The Mediterranean diet has a downside

Despite its many purported advantages, the Mediterranean diet might not be all it's cracked up to be. According to a new study in the International Journal of Epidemiology, its effects depend largely on socioeconomic status.

Researchers surveyed 19,000 people ages 35 and over in Italy, giving each a score based on how closely they followed the Mediterranean diet, ranging from one on the low end up to six or more.

After just over four years, they found a two-point increase in score meant a 15% reduced risk of cardiovascular disease overall—but not for participants with low incomes and minimal education.

While a two-point increase meant a reduced risk of 61% for those with a household income of at least $47,000, and 57% for those with post-secondary education, "no actual benefits were observed for the less advantaged groups," per a release.

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Despite similar adherence to the diet, that remained the case after researchers accounted for healthy habits common among the rich, like getting plenty of exercise, avoiding smoking and making regular visits to the doctor, per HealthDay News.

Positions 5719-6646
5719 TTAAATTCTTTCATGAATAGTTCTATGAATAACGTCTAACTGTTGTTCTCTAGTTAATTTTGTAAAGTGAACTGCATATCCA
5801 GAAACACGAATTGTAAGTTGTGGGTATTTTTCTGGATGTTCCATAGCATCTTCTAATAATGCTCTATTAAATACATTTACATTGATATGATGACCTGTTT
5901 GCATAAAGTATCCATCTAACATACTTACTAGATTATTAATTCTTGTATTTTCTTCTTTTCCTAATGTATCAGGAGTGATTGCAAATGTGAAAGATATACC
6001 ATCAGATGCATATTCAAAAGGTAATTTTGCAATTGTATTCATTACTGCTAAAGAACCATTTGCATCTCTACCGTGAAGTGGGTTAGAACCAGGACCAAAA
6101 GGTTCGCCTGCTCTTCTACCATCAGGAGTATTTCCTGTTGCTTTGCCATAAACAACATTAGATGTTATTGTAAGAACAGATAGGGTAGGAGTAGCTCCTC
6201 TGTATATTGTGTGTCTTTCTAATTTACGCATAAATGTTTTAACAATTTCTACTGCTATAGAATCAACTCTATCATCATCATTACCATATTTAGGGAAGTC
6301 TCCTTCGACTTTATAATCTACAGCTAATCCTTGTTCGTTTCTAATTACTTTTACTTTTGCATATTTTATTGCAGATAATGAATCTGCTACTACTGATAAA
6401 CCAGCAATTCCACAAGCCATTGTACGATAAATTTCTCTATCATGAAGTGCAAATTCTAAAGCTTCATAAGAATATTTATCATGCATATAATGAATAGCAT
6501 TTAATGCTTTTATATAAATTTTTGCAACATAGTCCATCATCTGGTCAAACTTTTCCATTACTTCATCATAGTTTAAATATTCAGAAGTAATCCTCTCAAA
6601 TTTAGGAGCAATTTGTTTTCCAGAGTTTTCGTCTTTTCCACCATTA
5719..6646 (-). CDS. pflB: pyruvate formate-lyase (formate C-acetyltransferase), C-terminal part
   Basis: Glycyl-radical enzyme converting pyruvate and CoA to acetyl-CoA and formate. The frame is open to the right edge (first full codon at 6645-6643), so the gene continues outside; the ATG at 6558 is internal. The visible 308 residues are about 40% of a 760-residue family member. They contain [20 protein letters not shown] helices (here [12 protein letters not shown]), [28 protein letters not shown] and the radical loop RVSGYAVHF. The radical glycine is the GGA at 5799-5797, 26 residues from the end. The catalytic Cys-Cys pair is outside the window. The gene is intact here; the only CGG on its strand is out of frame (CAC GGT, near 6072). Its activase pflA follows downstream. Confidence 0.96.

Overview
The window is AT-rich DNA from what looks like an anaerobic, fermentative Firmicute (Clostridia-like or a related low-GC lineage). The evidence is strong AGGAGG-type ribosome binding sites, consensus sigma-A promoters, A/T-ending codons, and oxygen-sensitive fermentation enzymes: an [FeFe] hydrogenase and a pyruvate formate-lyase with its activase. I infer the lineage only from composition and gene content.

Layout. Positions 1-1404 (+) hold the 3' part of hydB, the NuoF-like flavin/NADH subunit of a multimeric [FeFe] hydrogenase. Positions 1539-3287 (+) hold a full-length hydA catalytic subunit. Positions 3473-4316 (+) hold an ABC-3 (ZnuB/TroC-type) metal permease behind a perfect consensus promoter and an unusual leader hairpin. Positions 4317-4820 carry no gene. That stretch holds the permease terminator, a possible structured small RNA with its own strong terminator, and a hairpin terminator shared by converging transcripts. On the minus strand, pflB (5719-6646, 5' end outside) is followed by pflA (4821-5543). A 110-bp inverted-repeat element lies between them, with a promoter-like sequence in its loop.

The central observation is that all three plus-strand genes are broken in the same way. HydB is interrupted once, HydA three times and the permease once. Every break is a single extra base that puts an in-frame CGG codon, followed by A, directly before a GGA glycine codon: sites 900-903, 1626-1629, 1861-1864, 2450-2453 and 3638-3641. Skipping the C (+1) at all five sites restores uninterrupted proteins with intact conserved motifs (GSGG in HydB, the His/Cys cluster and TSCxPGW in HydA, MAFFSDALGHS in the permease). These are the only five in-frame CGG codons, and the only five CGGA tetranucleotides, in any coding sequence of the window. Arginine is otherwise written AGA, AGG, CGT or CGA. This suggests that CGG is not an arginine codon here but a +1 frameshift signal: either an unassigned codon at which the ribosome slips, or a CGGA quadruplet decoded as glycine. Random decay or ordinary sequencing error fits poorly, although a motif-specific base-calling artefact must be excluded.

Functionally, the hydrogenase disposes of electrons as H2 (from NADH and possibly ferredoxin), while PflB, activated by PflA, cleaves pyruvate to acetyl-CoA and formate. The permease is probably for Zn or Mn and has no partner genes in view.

Researchers suspect that's because people with higher education or income tended to eat a greater variety of foods, as well as more whole grains, organic produce and fish, which can be expensive, per CTV News.

They also prepared vegetables in healthier ways. Together, this means they benefited from a "more adequate intake of essential nutrients," says study author Giovanni de Gaetano.

He suggests experts should stop promoting the diet "if we are not able to guarantee an equal access to it." (Read about its brain benefits here.)

This article originally appeared on Newser